Debi O’Donovan, editor of Employee Benefits: Fair play for all is the only way forward

A year ago, global economist Roger Nightingale told the audience at the Pensions Management Institute’s annual conference that the issue of fairness would be high on the agenda in 2009.

In June this year, Duncan Brown, director of reward services at the Institute for Employment Studies, flagged up the same issue to delegates at the Employee Benefits Summit, having written on the topic several times over the past year.

And these past few weeks, fairness has been an underlying issue in practically all reports on executive pay, both here in the UK and across the pond in the US.

The widening gap between the pay of ordinary workers and top executives has been growing for a long time, but now, as the average employee struggles to make ends meet, the unfairness of a situation over which they have no control has hit home and people are angry.

Fingers are also being pointed at compensation consultants and, over the years, I have often wondered how big a role they played, even unintentionally, in stoking up pay at the higher echelons. I have lost count of how many times I have been told that executive bonus targets are set to be challenging but achievable, so that good management teams will stay with organisations, especially in difficult times.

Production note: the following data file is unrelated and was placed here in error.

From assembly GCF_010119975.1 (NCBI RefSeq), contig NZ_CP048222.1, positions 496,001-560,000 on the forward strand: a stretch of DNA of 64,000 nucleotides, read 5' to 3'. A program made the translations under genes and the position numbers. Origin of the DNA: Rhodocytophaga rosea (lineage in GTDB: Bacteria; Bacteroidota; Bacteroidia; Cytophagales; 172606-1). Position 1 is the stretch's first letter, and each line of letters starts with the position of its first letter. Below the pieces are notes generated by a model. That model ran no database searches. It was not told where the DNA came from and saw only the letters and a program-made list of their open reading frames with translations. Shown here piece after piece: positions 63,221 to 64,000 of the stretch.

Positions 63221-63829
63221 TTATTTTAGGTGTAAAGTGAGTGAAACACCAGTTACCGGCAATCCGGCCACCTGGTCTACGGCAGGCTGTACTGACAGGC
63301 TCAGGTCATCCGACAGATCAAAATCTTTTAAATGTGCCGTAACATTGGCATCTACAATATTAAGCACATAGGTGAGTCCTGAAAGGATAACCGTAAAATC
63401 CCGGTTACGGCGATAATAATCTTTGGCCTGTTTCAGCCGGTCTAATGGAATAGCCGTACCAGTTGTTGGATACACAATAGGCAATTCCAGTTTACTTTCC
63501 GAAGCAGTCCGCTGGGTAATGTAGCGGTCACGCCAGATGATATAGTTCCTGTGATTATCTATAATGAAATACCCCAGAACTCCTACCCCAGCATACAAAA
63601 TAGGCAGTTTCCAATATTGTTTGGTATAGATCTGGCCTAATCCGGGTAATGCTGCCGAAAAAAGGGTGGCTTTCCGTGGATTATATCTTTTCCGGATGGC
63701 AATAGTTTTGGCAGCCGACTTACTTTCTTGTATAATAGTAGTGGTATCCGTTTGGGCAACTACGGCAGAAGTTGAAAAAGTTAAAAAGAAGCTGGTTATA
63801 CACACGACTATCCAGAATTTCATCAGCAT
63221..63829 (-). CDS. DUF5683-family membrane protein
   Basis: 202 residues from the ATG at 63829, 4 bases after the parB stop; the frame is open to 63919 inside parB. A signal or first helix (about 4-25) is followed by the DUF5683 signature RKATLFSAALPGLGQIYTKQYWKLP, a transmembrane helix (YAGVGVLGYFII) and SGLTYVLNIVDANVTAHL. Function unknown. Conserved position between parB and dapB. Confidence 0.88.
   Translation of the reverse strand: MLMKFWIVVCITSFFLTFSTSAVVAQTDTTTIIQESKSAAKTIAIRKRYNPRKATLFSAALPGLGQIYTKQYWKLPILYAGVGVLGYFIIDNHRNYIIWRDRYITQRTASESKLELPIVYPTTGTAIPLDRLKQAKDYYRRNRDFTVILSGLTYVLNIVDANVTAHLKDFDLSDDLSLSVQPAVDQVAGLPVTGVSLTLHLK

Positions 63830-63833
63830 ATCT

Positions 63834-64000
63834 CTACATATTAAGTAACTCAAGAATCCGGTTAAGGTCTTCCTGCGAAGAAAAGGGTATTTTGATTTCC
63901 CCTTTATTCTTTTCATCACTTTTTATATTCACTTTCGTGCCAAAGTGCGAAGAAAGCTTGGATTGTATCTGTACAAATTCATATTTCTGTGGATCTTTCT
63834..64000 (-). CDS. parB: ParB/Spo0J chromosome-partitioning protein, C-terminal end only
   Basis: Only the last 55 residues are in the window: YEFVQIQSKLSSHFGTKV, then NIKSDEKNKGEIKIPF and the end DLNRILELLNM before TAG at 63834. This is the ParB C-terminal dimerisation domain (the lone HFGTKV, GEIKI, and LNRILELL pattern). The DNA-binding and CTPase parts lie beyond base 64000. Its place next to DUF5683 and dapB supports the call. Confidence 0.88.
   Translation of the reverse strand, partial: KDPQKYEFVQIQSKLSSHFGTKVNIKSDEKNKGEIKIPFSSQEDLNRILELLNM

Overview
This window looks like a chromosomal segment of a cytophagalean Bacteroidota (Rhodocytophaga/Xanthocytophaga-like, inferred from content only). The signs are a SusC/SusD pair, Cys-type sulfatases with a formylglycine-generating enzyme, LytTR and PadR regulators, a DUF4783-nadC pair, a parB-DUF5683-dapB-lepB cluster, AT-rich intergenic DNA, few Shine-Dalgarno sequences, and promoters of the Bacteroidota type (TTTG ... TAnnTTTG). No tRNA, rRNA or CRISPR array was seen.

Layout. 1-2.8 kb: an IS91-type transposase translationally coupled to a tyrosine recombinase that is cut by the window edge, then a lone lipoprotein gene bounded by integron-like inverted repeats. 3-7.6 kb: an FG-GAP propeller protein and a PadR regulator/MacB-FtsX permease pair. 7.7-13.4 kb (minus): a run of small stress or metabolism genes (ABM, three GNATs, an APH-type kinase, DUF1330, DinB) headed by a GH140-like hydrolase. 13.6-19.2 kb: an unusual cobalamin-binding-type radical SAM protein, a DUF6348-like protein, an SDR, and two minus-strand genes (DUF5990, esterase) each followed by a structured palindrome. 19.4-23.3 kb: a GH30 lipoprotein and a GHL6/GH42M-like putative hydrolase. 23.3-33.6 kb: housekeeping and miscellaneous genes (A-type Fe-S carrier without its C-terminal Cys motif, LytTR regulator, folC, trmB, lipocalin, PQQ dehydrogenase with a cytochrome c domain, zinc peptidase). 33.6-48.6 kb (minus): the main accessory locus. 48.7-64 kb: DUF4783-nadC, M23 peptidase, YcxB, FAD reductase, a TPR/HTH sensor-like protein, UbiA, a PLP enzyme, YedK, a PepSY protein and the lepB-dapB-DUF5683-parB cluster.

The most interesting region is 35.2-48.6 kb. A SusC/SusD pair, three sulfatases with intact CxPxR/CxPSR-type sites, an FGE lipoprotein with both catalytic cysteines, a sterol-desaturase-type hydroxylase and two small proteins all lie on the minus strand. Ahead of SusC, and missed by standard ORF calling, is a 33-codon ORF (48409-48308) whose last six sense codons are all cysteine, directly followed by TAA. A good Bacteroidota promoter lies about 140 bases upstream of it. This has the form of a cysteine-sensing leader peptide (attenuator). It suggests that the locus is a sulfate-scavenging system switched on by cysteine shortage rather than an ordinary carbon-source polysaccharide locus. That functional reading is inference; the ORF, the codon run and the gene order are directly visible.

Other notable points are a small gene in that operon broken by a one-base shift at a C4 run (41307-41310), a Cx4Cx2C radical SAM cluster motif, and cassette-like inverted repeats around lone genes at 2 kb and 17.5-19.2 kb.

It is this last point that sticks in the gullet of so many people because, by concentrating large bonuses on top management, it seems to ignore the efforts of all the other staff in an organisation who helped achieve those targets. No matter where you stand on this debate, you can be sure it will not go away in a hurry and will become entwined in an organisation’s brand and position as an employer of choice.

Reward managers must feel particularly caught in the middle. They have little say over executive pay decisions, but usually have to implement them – witnessing the huge disparities first-hand.

Our Salary Survey 2009 among reward and benefits managers will not lessen the sense of unfairness because it also flags up just how desperate the need is for more equal pay audits – even among those tasked with managing pay. The gap in pay between male and female reward professionals is particularly upsetting.